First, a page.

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William A. Komaromi, Patrick A. Reinecke, James D. Doyle, and Jonathan R. Moskaitis

Abstract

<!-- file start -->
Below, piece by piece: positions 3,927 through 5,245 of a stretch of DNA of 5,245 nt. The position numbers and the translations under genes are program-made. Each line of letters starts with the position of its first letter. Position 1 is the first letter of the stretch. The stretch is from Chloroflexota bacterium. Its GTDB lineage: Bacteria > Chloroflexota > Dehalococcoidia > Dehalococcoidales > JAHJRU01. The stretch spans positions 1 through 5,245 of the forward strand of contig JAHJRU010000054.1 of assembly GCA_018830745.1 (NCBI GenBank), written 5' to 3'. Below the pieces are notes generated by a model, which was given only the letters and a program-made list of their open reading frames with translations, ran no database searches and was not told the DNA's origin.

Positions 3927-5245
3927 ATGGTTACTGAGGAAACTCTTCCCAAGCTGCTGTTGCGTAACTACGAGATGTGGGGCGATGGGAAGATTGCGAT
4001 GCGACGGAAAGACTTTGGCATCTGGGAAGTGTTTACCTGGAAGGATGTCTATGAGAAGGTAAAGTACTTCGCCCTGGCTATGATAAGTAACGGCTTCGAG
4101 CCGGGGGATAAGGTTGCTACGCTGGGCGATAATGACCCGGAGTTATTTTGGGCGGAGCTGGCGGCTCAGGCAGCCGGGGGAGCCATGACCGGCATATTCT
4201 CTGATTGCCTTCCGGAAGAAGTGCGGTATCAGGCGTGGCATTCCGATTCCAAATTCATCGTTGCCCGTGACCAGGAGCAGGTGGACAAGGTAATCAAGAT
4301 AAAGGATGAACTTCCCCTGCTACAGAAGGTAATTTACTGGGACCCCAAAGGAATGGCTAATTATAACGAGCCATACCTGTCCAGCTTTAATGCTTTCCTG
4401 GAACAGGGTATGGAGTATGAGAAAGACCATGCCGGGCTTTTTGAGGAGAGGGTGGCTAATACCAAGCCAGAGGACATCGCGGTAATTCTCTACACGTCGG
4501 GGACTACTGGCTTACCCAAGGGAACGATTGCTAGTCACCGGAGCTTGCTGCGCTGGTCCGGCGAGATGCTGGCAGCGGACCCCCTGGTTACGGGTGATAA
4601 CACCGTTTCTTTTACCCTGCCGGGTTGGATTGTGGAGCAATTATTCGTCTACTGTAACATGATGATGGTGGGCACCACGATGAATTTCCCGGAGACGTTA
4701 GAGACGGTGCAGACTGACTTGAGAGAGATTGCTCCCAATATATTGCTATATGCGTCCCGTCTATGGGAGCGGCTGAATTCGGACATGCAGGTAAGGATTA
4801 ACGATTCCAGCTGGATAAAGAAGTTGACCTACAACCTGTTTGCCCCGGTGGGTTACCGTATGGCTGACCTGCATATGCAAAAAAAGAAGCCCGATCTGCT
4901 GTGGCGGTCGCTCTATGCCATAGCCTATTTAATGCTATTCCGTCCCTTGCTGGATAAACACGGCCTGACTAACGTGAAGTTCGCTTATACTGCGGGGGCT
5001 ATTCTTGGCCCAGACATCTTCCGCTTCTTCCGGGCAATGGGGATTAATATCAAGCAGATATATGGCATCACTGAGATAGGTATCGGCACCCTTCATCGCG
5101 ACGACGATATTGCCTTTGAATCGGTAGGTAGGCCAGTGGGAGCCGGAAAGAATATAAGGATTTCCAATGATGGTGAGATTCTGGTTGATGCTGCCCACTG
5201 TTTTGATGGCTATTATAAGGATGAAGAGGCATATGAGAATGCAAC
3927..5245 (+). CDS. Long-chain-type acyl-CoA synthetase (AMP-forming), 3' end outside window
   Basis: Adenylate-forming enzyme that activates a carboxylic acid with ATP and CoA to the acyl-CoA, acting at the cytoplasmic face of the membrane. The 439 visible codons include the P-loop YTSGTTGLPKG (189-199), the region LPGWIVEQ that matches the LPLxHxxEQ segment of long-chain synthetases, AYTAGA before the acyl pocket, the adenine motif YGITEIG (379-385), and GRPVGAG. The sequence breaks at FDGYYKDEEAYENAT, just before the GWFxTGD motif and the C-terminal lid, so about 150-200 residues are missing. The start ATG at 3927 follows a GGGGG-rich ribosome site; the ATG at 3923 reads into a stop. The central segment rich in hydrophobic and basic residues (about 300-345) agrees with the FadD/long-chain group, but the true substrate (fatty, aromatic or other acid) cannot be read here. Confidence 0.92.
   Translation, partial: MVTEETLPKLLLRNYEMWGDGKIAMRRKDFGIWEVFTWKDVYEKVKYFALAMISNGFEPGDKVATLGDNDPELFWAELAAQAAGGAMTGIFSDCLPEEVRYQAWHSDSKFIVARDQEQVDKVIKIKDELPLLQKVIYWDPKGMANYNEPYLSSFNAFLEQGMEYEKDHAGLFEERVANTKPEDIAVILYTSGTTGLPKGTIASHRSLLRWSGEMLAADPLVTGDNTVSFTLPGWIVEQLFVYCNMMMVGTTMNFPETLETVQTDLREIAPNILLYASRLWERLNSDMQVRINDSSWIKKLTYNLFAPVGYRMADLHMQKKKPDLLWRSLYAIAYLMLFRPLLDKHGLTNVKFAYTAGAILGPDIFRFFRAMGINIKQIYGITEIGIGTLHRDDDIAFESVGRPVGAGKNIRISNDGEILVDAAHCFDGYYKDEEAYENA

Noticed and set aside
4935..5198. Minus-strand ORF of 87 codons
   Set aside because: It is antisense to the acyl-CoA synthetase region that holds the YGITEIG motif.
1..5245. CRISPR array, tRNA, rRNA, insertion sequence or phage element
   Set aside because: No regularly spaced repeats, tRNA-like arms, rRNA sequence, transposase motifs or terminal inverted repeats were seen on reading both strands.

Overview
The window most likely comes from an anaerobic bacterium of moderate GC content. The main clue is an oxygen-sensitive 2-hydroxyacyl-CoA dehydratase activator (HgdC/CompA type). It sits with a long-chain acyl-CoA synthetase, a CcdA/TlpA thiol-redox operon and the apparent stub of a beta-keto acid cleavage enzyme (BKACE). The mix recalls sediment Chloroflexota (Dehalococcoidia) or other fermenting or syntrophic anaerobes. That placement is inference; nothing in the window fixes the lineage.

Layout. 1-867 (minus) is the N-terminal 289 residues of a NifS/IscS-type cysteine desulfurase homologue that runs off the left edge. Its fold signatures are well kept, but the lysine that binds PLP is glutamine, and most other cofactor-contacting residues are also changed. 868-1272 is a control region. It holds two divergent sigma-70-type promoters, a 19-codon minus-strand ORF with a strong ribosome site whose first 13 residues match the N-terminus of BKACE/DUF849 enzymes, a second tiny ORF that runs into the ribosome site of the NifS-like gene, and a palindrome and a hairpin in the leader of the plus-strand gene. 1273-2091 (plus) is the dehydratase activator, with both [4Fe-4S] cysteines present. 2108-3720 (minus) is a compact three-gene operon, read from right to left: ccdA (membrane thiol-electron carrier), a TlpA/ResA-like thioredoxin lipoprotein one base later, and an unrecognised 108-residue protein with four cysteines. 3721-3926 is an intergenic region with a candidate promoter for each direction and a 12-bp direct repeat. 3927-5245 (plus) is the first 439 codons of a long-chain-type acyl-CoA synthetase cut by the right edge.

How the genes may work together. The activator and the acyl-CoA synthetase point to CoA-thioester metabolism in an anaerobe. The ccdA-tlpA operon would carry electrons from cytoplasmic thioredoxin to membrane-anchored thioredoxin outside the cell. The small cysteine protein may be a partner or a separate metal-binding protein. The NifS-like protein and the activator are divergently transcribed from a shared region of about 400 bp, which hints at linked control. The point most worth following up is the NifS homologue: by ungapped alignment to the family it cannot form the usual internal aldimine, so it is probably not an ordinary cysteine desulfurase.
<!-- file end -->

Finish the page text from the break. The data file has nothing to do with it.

The 11-member Coupled Ocean–Atmosphere Mesoscale Prediction System-Tropical Cyclones (COAMPS-TC) ensemble has been developed by the Naval Research Laboratory (NRL) to produce probabilistic forecasts of tropical cyclone (TC) track, intensity and structure. All members run with a storm-following inner grid at convection-permitting 4-km horizontal resolution. The COAMPS-TC ensemble is constructed via a combination of perturbations to initial and boundary conditions, the initial vortex, and model physics to account for a variety of different sources of uncertainty that affect track and intensity forecasts. Unlike global model ensembles, which do a reasonable job capturing track uncertainty but not intensity, mesoscale ensembles such as the COAMPS-TC ensemble are necessary to provide a realistic intensity forecast spectrum. The initial and boundary condition perturbations are responsible for generating the majority of track spread at all lead times, as well as the intensity spread from 36 to 120 h. The vortex and physics perturbations are necessary to produce meaningful spread in the intensity prediction from 0 to 36 h. In a large sample of forecasts from 2014 to 2017, the ensemble-mean track and intensity forecast is superior to the unperturbed control forecast at all lead times, demonstrating a clear advantage to running an ensemble versus a deterministic forecast. The spread–skill relationship of the ensemble is also examined, and is found to be very well calibrated for track, but is underdispersive for intensity. Using a mixture of lateral boundary conditions derived from different global models is found to improve upon the spread–skill score for intensity, but it is hypothesized that additional physics perturbations will be necessary to achieve realistic ensemble spread.

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